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PlantFiles: Carpathian Harebell, Carpathian Bellflower, Tussock Bellflower
Campanula carpatica

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Family: Campanulaceae (kam-pan-yew-LAY-see-ee) (Info)
Genus: Campanula (kam-PAN-yoo-luh) (Info)
Species: carpatica (kar-PAT-ih-kuh) (Info)

3 vendors have this plant for sale.

11 members have or want this plant for trade.

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Category:
Alpines and Rock Gardens
Perennials

Height:
6-12 in. (15-30 cm)

Spacing:
12-15 in. (30-38 cm)
15-18 in. (38-45 cm)
18-24 in. (45-60 cm)

Hardiness:
USDA Zone 3a: to -39.9 C (-40 F)
USDA Zone 3b: to -37.2 C (-35 F)
USDA Zone 4a: to -34.4 C (-30 F)
USDA Zone 4b: to -31.6 C (-25 F)
USDA Zone 5a: to -28.8 C (-20 F)
USDA Zone 5b: to -26.1 C (-15 F)
USDA Zone 6a: to -23.3 C (-10 F)
USDA Zone 6b: to -20.5 C (-5 F)
USDA Zone 7a: to -17.7 C (0 F)
USDA Zone 7b: to -14.9 C (5 F)
USDA Zone 8a: to -12.2 C (10 F)
USDA Zone 8b: to -9.4 C (15 F)

Sun Exposure:
Sun to Partial Shade

Danger:
N/A

Bloom Color:
Blue-Violet
Purple
White/Near White

Bloom Time:
Mid Summer
Late Summer/Early Fall

Foliage:
Herbaceous
Smooth-Textured
Shiny/Glossy-Textured

Other details:
Average Water Needs; Water regularly; do not overwater

Soil pH requirements:
6.1 to 6.5 (mildly acidic)
6.6 to 7.5 (neutral)
7.6 to 7.8 (mildly alkaline)

Patent Information:
Non-patented

Propagation Methods:
By dividing the rootball
From seed; direct sow outdoors in fall
From seed; winter sow in vented containers, coldframe or unheated greenhouse
From seed; sow indoors before last frost
From seed; direct sow after last frost

Seed Collecting:
Allow pods to dry on plant; break open to collect seeds

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There are a total of 12 photos.
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Profile:

3 positives
1 neutral
1 negative

Gardeners' Notes:

RatingAuthorContent
Positive darylmitchell On Jun 25, 2012, darylmitchell from Saskatoon, SK (Zone 3a) wrote:

These are attractive and hardy perennials in my zone, dying back to the soil in winter and regrowing every spring. They readily self-seed and spread, but I wouldn't call them invasive - unwanted plants are easily removed. I have both white and blue varieties, which appear to have naturally hybridized and produced a pale blue variety. Mine thrive in an east exposure with morning sun and afternoon shade.

Negative Alice_Illinois On Jul 17, 2011, Alice_Illinois from Palatine, IL wrote:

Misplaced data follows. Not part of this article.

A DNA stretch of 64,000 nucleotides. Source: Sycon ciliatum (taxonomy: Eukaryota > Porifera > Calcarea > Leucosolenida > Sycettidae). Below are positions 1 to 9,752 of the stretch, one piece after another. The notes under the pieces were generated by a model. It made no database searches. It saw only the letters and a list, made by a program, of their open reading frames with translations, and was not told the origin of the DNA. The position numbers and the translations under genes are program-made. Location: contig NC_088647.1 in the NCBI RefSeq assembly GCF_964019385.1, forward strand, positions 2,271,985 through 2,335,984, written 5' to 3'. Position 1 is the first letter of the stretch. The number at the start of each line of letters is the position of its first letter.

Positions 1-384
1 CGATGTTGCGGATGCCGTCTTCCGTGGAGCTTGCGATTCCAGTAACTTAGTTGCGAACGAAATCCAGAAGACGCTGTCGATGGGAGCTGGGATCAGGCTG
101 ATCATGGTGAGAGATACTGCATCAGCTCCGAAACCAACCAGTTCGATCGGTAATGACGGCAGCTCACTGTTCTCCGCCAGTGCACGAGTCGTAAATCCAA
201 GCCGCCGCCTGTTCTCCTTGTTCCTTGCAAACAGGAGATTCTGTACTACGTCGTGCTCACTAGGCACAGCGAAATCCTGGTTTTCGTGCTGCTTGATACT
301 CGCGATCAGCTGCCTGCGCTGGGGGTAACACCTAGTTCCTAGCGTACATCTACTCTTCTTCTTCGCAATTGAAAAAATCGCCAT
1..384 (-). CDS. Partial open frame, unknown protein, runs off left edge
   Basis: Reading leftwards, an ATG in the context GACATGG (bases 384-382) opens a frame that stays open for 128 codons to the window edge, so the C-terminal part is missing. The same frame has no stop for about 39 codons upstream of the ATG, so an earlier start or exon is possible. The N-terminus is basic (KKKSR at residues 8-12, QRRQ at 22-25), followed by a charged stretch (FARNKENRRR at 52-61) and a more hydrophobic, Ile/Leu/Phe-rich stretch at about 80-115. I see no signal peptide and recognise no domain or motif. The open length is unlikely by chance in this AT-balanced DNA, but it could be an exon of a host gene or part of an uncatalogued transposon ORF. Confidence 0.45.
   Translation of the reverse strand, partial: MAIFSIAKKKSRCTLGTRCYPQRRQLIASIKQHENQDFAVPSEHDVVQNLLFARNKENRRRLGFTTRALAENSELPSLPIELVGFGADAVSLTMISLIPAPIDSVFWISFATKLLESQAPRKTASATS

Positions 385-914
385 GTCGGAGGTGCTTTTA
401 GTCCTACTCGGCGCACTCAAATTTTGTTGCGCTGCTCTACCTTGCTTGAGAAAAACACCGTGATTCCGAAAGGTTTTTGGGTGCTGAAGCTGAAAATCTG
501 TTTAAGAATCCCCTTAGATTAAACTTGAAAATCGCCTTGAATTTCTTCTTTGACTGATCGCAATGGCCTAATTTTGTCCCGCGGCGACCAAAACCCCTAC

I planted three of these in a basically sunny well drained area and have watered them regularly. The blooms there when I bought the plants were beautiful; but since they died I notice the entire stalk dying. I have tried topping the dead growth; but there is no regeneration. Loved it when in bloom; can't figure out what to do or what went wrong.

Positive Katze On Jan 22, 2006, Katze from Minneapolis, MN (Zone 4a) wrote:

I am a beginner gardener and this is definitely a good plant for beginners. I purchased a bellflower plant from a local nursery and planted it in a location that receives full sun. Within 10 days, there were about 6 flowers had bloomed. It bloomed all summer long and was even blooming in October. Definitely an easy care plant since mine hasn't required constant watering.
I'm planning on adding more of these to our yard this year since they're so pretty and easy to take care of.

Positive northgrass On Jul 5, 2005, northgrass from West Chazy, NY (Zone 4b) wrote:

Large bell shaped flowers on wiry stems with attractive foliage. They do spread quite a bit, although I have not found them invasive. Especially nice used at the base of daylilies or other tall plants.

Neutral poppysue On Mar 19, 2002, poppysue from Westbrook, ME (Zone 5a) wrote:

This campanula is a low grower and forms a 1-2 feet wide clump of heart shaped leaves. Its thin, wiry stems produce upturned, bell-shaped flowers for many weeks in summer. Colors range from white to deep purple. It prefers a fertile soil in sun or partial shade.

Regional...

This plant has been said to grow in the following regions:

Juneau, Alaska
Seward, Alaska
Detroit, Michigan
Pinconning, Michigan
South Rockwood, Michigan
Minneapolis, Minnesota (2 reports)
Florence, Mississippi
Edison, New Jersey
Penn Yan, New York
Fremont, Ohio
Bowmanville, Ontario
Mount Hood Parkdale, Oregon
Albrightsville, Pennsylvania
Newtown, Pennsylvania
Lawrenceburg, Tennessee
Sweetwater, Tennessee
Corsicana, Texas
Appleton, Wisconsin
Mukwonago, Wisconsin
Racine, Wisconsin



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